Could protests turn violent at Kansas statehouse? KHP on the lookout for threats

Capitol Bureau

TOPEKA, Kan. (KSNT) — Friday was calm outside the Kansas State Capitol, but that could change next week with protests planned at the statehouse. Heightened security measures will be in place in the next few days, according to Kansas Highway Patrol.

“We plan to have an increased presence in and around the statehouse,” said Kansas Highway Patrol Lieutenant Candice Breshears.

Kansas Highway Patrol is working with federal and state partners to crack down on protests set to take place at the statehouse starting Sunday, Jan. 17. The Federal Bureau of Investigation warned of plans for armed protests at state capitols nationwide, leading up to Biden’s inauguration on Wednesday, Jan. 20.

“What we’re doing is continuing to monitor the situation and taking everything seriously,” Breshears said. “We’re all going to continue to work together to make sure everyone stays as safe as possible.”

With the potential for armed protests, the potential for unauthorized militias may increase as well according to some reports. Federal law outlaws groups that engage in activities reserved for state agencies, including making shows of force as armed groups at public gatherings.

While some recent protests at the state’s capitol have been non-violent, with some groups planning to refrain from participating in protests in the coming week, with President Trump impeached and Biden set to take office in less than a week, there’s fear that these protests may turn violent.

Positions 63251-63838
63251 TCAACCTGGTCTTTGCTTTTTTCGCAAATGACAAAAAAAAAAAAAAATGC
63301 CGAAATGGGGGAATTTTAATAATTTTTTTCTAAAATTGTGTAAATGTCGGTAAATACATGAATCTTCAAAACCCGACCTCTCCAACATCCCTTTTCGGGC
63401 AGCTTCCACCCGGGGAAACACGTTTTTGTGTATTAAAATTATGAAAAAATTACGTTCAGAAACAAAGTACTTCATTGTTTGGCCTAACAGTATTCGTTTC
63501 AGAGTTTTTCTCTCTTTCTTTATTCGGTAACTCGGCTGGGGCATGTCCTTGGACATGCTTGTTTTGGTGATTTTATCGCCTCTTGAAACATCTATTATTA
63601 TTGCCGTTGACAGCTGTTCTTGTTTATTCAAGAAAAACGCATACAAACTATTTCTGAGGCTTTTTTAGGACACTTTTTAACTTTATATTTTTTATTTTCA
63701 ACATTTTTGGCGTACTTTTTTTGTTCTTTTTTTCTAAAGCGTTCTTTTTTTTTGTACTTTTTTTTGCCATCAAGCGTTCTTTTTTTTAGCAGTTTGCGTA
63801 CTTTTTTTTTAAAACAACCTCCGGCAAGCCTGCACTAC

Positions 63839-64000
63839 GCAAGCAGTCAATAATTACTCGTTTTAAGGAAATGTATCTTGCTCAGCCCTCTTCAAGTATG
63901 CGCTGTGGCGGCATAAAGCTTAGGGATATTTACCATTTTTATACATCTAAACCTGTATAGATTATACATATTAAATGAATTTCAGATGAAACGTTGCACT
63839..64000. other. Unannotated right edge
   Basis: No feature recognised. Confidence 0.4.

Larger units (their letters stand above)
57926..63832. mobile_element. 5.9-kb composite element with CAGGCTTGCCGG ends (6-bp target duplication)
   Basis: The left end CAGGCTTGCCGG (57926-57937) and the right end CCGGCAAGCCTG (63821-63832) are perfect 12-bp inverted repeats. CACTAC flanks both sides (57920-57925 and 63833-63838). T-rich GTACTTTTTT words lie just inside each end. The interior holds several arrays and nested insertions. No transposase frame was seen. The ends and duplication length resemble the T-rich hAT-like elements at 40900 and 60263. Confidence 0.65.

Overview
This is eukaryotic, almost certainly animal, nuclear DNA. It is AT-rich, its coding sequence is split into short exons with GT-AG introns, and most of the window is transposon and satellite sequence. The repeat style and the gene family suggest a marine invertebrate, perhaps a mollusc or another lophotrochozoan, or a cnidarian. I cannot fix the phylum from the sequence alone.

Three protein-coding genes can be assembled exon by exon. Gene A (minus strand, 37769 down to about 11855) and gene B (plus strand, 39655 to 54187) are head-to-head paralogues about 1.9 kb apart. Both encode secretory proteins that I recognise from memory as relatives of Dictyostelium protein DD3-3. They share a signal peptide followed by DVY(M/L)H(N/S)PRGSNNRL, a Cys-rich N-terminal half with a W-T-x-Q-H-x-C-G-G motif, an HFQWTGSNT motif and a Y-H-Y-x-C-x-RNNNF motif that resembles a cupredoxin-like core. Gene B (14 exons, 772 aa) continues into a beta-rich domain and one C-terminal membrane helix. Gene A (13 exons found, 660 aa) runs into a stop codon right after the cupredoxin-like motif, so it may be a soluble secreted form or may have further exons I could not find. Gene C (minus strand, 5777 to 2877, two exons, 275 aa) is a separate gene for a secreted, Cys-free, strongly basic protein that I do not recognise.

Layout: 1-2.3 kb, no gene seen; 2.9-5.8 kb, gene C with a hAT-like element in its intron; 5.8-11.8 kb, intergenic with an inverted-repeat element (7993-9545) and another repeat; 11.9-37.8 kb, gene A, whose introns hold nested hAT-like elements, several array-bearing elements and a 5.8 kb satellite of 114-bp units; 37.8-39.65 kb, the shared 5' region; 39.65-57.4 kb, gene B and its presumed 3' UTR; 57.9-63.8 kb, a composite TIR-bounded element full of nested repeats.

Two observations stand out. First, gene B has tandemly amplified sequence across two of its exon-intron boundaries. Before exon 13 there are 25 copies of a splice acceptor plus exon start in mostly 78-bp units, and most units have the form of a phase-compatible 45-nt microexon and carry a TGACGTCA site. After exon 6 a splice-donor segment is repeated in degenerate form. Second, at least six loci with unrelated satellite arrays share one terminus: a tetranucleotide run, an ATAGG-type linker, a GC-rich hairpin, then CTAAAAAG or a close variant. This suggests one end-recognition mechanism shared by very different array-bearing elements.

A social scientist in Kansas studying extreme terrorist groups, who goes by the alias Steve Fuller told Kansas’ Capitol Bureau Friday there may not be a need to worry about armed militant groups at Kansas’ statehouse though.

“It may become dangerous in other states like Idaho, or maybe Texas, or Missouri, where these groups have larger members over many decades,” he said. “And now they’re kind of connected with disgruntled Trump supporters.”

Fuller said most of the extremist groups he’s aware of are concentrated in northeastern regions, near the Nebraska border, and southwestern parts of the state — far from the state’s capitol.

According to the Governor’s office, firearms are allowed in the statehouse either through a concealed carry permit or through open carry. There haven’t been any changes made to these rules as the legislative session is underway. However, the state announced there will be no public access to the building on Jan. 11, during Kansas’ legislative session. Only those with legislative business are allowed until the 2021 session ends.

Melissa Underwood, spokesperson for the Kansas Bureau of Investigation, said specific details on the state’s plans will not be released as to not compromise the safety of both law enforcement and Kansans.

“The KBI is aware of planned protests and potential threats associated with them. We are engaged with our public safety partners,” Underwood said. “However, we will not be sharing any information with the public about law enforcement plans, security measures, or investigative tactics.”

According to Topeka law, wearing gas masks, bulletproof vests, improvised body armor or masks or devices to conceal one’s identity during unlawful activities is prohibited. It’s unlawful to carry, possess, or wear those devices during parades, demonstrations, rallies and assemblies.

The Kansas Bureau of Investigation is encouraging the public to call 911 immediately if they see a crime happening or have an emergency. However, if they come across something suspicious, see or hear something that makes them uneasy or they want law enforcement to know, they can submit the information at

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